THE most anticipated weekend of the year is nearly upon us, with only two days to go until the 9th Electric Picnic.
Up to 32,500 people will descend on the town of Stradbally for the festival which boasts not just the best of music but the creme de la creme of art, threatre and comedy both from Ireland and around the world.
And John Reynolds who runs the event has even promised he might bring a beach down to Laois for next year’s event. Highlights this year include The Cure who are pencilled in for a three hour slot on Saturday evening, Sigur Ros who will be bringing their Icelandic magic to the Main Stage on Friday night, and The Killers who are expected to attract a huge crowd to the festival on Sunday evening.
Of course there are hundreds of acts performing, not just on the main stage but throughout the grounds of the Cosby estate, on the Salty Dog, in Trenchtown, in Body and Soul, and in Mindfields to name but a few.
The weather forecast is looking pretty good for the weekend, with mostly dry weather expected at the moment. Fans travelling to the event have been advised to dress for every type of weather, to bring suitable footwear and raingear. The ground in Stradbally is reasonably dry at the moment but there are a number of wet and mucky areas as workers plough on to have the arena ready for Friday afternoon.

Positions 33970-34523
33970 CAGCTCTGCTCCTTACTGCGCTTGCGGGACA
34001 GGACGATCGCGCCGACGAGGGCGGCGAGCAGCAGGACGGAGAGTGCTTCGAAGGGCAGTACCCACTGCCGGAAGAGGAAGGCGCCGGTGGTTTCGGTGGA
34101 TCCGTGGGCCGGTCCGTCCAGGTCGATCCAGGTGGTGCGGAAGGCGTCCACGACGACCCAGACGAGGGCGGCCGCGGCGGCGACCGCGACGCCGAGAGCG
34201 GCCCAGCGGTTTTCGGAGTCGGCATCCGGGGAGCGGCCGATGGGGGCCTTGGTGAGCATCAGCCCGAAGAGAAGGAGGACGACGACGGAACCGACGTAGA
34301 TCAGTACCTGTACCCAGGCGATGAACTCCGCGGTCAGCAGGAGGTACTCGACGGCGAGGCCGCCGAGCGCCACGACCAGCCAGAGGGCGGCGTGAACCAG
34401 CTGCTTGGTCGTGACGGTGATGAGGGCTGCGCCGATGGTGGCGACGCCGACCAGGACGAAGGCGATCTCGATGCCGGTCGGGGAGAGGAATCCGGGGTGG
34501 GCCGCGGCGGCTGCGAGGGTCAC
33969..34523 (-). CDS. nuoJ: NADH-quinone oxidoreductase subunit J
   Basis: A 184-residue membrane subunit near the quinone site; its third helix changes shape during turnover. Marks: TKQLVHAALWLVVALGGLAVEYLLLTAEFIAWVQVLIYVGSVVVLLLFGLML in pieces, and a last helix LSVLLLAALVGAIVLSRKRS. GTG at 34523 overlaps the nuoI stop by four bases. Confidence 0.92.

There will be all the usual and unusual Picnic acts that fans have grown to love and this year there will be Laois contingent, as a number of artists from Stradbally’s Arthouse have an installation in the Main Arena. Laois artists David Delaney and Jayne Louise Kelly will also have a piece in the Mindfield area. And for those who need their hair fixing, stylists from Portlaoise’s Primary Colours will be on hand all weekend.
Speaking about the festival, owner of Stradbally estate - Thomas Cosby told the Leinster Express that he was happy with how work was progressing on site.
“It is a fantastic line up this year, and the forecast is looking up. The highlight for me this year is The Cure”. Mr Cosby said that it has been a busy few weeks so far out in Stradbally.
“It has been hectic here. I will absolutely be going everywhere over the weekend. It might not be so relaxing for me as for others but we are used to people descending on Stradbally at this stage,” he said..
John Reynolds is equally as excited about this weekend’s festivities.
“To build a music festival takes a lot of hard work, imagination, luck and co-operation. We have received public recognition both in Ireland and internationally but it could not be done without the council, the Gardaí and the residents who work with us for eleven months of the year”.
Mr Reynolds added that organisers dissect every festival each year and are more critical than the media.
“It is like building a small town. It brings an enormous amount of employment. It is an important aspect to make a positive impact on the environment, both culturally and financially”.
The festival is also family friendly with lots of activities for young and old. There is also a family camping area.
“There is a huge family aspect to this festival. The children create an amazing atmosphere and keep the adults in check. We have a duty of care to our audience and that is our primary concern. If there is no audience there is no festival. The people going in the gates pay for everything and we don’t take that for granted,” he said..